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New Year's Resolutions: What the Indie-Film Industry Hopes to Achieve in 2013

By Indiewire | Indiewire January 1, 2013 at 1:00PM

Resolutions gets a bad name only because the most common ones are typically unattainable outside of a 12-step program or a winning lottery ticket. Just the same, we here at Indiewire are optimistic sorts.
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"2013" photo art

Resolutions get a bad name only because the most commonly made ones are typically unattainable outside of a 12-step program or a winning lottery ticket. Good luck with keeping a promise made at a time of year marked by unfettered inebriation, rampant self-delusion, torturous family obligations and all-around gluttony.

Just the same, we here at Indiewire are optimistic sorts. So we asked colleagues and cohorts to think a bit about what realistic expectations they have for the New Year -- with focus on business, personal achievement or the indie-film community. The mix of responses is pretty telling, and for every deep thought there's a humorous aside that's no less true for being flip. This, of course, seems perfectly fitting.

READ MORE: The Indie-Film Industry's Top Ten Lists of the Best in 2012 Movies and TV

So have some fun reading through their thoughts and think a little bit on what you want your own 2013 to look like -- with an emphasis on realistic endeavor. And please feel free to share your own goals, both personal and for the wider independent filmmaking community, in the comments beneath.

MICHAEL BARKER, co-president, Sony Pictures Classics

I urge everyone to read “The Big Screen” by David Thomson, a consummate history of the moving image, where we've been and where we're headed. Thomson is an exquisite visual stylist, but with words and attitude. This book is an informative, provocative, contentious, illuminating, interactive experience. One minute you'll be on a high, the next you'll be throwing the book against the wall in disagreement with him or with yourself. I'm ready to take on 2013 with this volume tucked firmly under my arm. Call it a Darwin “Origin of the Species” for the motion-picture business. We are all on a precipice. Our future, like our past, is one scary yet exciting proposition. I know, I know, Happy New Year to you too.

READ MORE: The Indiewire Honor Roll: 31 Interviews With the Most Notable Cinematic Voices of 2012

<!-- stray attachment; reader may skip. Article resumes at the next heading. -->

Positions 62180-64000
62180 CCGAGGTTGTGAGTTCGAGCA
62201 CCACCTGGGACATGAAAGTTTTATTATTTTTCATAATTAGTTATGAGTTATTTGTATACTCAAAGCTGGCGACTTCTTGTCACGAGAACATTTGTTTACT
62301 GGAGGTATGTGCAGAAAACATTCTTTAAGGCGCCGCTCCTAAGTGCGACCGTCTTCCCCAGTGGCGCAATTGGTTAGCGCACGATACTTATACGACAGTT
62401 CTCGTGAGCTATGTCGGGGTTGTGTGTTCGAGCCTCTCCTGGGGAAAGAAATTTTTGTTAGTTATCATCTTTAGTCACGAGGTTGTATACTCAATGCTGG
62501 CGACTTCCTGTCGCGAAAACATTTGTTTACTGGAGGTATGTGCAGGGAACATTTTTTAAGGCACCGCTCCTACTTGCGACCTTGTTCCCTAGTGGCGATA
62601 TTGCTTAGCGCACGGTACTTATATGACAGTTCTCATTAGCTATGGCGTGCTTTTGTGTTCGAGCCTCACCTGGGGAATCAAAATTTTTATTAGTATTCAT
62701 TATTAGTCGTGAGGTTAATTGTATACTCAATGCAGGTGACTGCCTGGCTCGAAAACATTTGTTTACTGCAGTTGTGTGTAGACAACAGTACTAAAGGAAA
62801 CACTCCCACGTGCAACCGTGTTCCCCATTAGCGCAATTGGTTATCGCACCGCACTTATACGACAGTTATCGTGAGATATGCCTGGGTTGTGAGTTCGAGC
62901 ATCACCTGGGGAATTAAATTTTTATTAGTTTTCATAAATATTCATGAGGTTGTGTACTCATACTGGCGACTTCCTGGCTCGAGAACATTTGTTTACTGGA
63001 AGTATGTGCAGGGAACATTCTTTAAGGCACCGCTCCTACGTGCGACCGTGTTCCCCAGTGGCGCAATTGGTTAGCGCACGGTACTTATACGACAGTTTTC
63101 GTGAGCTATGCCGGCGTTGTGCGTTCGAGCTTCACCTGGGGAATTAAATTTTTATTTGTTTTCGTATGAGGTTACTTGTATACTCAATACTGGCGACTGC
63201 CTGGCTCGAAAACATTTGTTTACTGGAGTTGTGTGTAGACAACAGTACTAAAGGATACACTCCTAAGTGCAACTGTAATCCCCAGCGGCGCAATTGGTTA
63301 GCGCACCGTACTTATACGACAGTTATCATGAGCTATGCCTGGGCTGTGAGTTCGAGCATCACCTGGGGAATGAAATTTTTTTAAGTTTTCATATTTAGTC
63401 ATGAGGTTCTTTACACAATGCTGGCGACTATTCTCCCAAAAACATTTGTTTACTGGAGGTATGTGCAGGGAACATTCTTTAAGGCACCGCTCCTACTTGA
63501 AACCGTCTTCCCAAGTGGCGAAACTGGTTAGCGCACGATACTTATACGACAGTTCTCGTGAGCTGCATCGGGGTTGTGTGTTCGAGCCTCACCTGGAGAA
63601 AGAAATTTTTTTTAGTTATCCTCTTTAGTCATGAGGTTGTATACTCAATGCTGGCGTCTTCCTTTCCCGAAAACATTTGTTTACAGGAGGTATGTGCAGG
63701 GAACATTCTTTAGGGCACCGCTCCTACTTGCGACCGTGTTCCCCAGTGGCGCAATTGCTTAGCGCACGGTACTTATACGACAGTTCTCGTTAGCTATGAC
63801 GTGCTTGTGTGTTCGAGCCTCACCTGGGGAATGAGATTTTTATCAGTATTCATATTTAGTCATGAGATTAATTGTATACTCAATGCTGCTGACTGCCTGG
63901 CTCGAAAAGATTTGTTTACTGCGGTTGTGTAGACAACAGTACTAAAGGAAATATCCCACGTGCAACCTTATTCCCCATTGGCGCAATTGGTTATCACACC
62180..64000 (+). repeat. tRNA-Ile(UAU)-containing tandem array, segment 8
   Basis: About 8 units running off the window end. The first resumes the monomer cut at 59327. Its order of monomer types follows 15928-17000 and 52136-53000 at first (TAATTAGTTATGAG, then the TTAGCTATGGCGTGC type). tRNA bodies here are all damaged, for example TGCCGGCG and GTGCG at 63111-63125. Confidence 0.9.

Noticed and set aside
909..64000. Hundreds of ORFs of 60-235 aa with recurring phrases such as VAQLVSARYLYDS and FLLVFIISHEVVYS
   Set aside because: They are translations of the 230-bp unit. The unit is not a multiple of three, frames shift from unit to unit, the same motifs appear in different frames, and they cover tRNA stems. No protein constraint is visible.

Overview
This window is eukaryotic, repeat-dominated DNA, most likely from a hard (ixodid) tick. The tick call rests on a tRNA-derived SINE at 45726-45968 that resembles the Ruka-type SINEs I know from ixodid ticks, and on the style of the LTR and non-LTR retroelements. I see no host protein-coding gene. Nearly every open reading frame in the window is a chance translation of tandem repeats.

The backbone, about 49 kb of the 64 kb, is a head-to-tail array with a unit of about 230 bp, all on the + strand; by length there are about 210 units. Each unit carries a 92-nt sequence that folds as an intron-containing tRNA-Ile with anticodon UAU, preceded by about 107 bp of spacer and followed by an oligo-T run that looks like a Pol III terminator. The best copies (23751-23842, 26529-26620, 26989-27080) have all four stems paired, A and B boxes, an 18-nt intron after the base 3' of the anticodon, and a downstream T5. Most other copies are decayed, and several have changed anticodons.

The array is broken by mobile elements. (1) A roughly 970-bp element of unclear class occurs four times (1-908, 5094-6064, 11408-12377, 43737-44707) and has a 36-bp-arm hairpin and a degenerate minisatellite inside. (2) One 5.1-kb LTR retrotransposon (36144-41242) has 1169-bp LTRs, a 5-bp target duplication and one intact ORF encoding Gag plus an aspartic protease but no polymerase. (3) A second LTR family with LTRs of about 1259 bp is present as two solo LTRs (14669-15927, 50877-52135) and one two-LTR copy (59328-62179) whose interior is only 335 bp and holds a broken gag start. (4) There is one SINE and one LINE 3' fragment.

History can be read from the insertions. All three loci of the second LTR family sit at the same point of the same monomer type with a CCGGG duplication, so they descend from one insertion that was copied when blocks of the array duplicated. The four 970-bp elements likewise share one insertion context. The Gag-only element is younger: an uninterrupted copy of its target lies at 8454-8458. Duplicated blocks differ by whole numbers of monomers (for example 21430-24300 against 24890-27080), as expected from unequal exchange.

TOM BERNARD, co-president, Sony Pictures Classics

To try and get the independent film world to embrace a hardline stance on film piracy — especially film festivals and indie organizations like FIND, IFP and Sundance.

I am resolved to have the State of New Jersey adapt A FEATURE FILM TAX REBATE PROGRAM.

CHARLOTTE COOK, director of programming, Hot Docs

The ultimate professional resolutions for me are always trying to find a way for documentaries to be seen by more and more people, for them to considered in all ways as on a par with fiction filmmaking, and for filmmakers to get the financial support they need. 



CARA CUSUMANO, programmer, Tribeca Film Festival

To watch every best picture nominee before the Oscars for the first time.

JEFF DEUTCHMAN, director of acquisitions, IFC Films

Stop reading Oscar prognostication.

NELSON GEORGE, filmmaker, “Brooklyn Boheme”

My resolution is to watch and get involved with more transmedia projects. People are doing some wonderful work in this space and I wanna see more of it.

DADE HAYES, senior VP, Rubenstein Communications, Inc.

I am excited to be transitioning in January from the world of pure PR to independent consulting and writing projects. My resolution is to have a more creative and diversified year ahead.

EUGENE HERNANDEZ, Director of Digital Strategy, Film Societyof LincolnCenter

Continue searching. Keep listening to hear new voices, ideas and approaches.

CHRISTOPHER HORTON, Associate Director, #ArtistServices, Sundance Institute

Watch more movies. Like many peers inside and outside the industry, the past couple of years I've engaged more with television than film. I can easily spend an entire Sunday lying on my couch watching an entire season of a TV series, even one I'm tepid about, yet somehow that often requires less effort than watching a 90-120 minute film. This scares me.